what is a squiggle?

According to fifth-grade teacher Mrs. Hill, a squiggle is a beginning point, a small, wiggly line on a page with the potential to become something more--a brilliantly drawn fifth-grade picture!

A beginning point. A silly phrase from my preschooler, my teenager rolling his eyes, or my kindergartner deleting my entire 3rd chapter...

Tuesday, April 19, 2011

Scripture Squiggle: Matthew 26:14-15

"Then one of the twelve, called Judas Iscariot, went unto the chief priests,

"And said unto them, What will ye give me, and I will deliver him unto you? And they covenanted with him for thirty pieces of silver."

Judas wasn't just some man that decided to turn the Lord over to those seeking his death. He was one of the twelve chosen apostles. One of those men closest to Jesus, who spent time with him daily, serving and being taught. I find it hard to imagine that someone so close to the Savior could betray him.

But if we look, we can see signs that Judas' wasn't entirely focused on the things Jesus taught. An incident in John relates that a woman brought some costly ointment that she used to anoint Jesus' feet. Judas was upset, saying the ointment should have been sold and the money given to the poor. At first this seems like a charitable idea, until John points out that Judas' concern was more for the money and not for the poor. He calls his fellow apostle a "thief."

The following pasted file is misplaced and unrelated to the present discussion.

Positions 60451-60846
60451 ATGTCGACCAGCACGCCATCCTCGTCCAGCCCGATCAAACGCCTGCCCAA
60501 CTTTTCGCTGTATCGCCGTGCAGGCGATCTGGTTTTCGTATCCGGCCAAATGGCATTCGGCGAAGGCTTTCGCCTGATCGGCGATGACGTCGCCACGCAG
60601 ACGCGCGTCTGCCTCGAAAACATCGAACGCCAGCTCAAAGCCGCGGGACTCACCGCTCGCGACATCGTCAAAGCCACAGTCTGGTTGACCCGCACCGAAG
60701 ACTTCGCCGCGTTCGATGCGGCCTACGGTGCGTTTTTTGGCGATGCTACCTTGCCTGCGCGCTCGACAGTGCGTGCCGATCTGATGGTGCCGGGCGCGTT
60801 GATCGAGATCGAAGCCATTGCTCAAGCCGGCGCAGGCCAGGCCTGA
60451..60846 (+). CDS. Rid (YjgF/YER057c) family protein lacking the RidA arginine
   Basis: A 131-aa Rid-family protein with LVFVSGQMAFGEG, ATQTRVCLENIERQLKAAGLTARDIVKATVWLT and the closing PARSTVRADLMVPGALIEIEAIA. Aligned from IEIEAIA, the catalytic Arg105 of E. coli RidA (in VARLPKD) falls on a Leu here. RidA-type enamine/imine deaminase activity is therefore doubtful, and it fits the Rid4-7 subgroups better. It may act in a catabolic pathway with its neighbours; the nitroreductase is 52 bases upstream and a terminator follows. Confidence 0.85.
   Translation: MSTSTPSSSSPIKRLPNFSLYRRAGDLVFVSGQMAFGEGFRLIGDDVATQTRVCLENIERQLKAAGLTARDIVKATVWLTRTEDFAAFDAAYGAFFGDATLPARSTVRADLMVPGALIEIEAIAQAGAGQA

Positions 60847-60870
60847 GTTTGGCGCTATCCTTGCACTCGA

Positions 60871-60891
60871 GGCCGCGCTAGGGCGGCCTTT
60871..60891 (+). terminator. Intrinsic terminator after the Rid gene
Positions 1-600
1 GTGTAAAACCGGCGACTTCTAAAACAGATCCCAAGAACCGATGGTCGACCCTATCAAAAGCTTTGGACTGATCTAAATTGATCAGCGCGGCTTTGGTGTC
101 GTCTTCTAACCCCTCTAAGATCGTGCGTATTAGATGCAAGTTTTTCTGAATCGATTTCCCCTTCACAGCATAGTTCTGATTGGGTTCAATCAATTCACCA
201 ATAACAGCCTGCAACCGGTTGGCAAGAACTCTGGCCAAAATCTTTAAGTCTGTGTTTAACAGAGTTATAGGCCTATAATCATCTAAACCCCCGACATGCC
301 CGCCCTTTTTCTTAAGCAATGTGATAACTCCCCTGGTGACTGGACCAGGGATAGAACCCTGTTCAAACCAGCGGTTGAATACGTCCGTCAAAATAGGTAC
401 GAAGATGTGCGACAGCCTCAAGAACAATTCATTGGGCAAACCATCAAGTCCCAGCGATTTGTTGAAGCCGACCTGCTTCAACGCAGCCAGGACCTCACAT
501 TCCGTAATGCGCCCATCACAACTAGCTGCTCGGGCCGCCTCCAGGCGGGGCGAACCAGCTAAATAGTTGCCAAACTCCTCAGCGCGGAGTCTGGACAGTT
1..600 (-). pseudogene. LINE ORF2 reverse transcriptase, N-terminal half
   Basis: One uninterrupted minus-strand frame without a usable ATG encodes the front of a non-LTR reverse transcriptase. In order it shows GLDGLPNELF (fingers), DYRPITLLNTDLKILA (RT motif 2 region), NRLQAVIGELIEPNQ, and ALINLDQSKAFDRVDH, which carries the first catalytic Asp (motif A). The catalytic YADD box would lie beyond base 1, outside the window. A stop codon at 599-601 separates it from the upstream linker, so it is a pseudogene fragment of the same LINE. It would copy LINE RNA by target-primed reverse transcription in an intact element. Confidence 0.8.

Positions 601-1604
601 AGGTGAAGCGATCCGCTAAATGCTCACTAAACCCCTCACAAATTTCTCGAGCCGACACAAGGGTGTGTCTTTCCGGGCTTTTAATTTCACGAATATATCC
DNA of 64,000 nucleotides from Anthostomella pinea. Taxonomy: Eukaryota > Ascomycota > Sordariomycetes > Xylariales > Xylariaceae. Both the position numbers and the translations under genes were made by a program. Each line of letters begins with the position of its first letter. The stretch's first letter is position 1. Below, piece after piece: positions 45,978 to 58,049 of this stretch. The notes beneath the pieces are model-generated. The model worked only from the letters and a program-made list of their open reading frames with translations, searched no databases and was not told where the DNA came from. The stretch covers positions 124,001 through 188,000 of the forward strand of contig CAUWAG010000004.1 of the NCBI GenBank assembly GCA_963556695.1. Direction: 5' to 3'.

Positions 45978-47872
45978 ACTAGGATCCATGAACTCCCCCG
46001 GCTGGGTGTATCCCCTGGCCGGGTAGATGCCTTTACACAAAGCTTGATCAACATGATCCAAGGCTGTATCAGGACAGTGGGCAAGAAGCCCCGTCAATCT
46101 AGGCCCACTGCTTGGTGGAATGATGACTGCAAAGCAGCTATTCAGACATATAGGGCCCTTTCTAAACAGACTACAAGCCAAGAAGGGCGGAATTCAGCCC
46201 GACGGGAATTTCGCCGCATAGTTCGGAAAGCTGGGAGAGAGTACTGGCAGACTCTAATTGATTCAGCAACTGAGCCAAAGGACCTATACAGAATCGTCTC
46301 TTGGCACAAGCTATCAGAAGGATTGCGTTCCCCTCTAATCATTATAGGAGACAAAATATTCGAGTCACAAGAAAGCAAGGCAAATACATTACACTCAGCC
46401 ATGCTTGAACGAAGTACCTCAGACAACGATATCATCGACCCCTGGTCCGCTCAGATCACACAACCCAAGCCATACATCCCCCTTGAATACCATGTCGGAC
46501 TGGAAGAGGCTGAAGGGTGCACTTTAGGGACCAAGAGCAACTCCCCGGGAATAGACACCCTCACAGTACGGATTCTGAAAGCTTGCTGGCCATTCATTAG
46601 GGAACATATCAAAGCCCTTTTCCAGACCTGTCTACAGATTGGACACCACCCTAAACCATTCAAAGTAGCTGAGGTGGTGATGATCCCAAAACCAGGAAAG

Yet, he had still seen the miracles. He knew that Jesus was innocent, even claimed to love him. So why would he betray him? Perhaps he didn't fully understand Jesus' mission. Maybe he really did believe that Jesus was the Son of God. And maybe he believed that he could make some money off the Jews, and, because Jesus was the Messiah, he could easily protect himself from his enemies and no harm would come of it.

Judas didn't start to get scared until after Jesus was condemned. Once he saw that Jesus wasn't going to free himself, Judas returned the money to the Jewish leaders. Then, knowing what he had done, knowing he was powerless to change it, and unable to live with that knowledge, Judas hung himself.

Judging and condemning Judas is easy--he betrayed the Son of God! But how often are we like Judas? Are there times we say, "I really want this item. I can't afford it, but if I pay my tithing I think things will be okay." or "The Lord will forgive me if I go to this concert. I know it's on Sunday, but it's my all-time favorite band."?

Do we betray him in little ways?

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